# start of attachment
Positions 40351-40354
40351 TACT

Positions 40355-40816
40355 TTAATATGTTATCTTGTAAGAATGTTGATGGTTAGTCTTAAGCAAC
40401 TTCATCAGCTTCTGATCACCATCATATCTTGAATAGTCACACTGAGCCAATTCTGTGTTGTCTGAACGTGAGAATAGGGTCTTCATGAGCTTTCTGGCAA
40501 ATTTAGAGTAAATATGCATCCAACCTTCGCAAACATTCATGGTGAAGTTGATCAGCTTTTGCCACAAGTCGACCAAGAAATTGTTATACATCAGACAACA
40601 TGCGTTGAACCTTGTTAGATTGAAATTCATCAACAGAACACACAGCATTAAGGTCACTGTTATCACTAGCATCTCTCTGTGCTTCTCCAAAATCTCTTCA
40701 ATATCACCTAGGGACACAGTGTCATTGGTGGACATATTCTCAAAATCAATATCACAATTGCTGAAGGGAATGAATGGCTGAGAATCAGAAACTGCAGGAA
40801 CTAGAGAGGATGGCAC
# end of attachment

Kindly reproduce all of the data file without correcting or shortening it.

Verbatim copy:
Positions 40351-40354
40351 TACT

Positions 40355-40816
40355 TTAATATGTTATCTTGTAAGAATGTTGATGGTTAGTCTTAAGCAAC
40401 TTCATCAGCTTCTGATCACCATCATATCTTGAATAGTCACACTGAGCCAATTCTGTGTTGTCTGAACGTGAGAATAGGGTCTTCATGAGCTTTCTGGCAA
40501 ATTTAGAGTAAATATGCATCCAACCTTCGCAAACATTCATGGTGAAGTTGATCAGCTTTTGCCACAAGTCGACCAAGAAATTGTTATACATCAGACAACA
40601 TGCGTTGAACCTTGTTAGATTGAAATTCATCAACAGAACACACAGCATTAAGGTCACTGTTATCACTAGCATCTCTCTGTGCTTCTCCAAAATCTCTTCA
40701 ATATCACCTAGGGACACAGTGTCATTGGTGGACATATTCTCAAAATCAATATCACAATTGCTGAAGGGAATGAATGGCTGAGAATCAGAAACTGCAGGAA
40801 CTAGAGAGGATGGCAC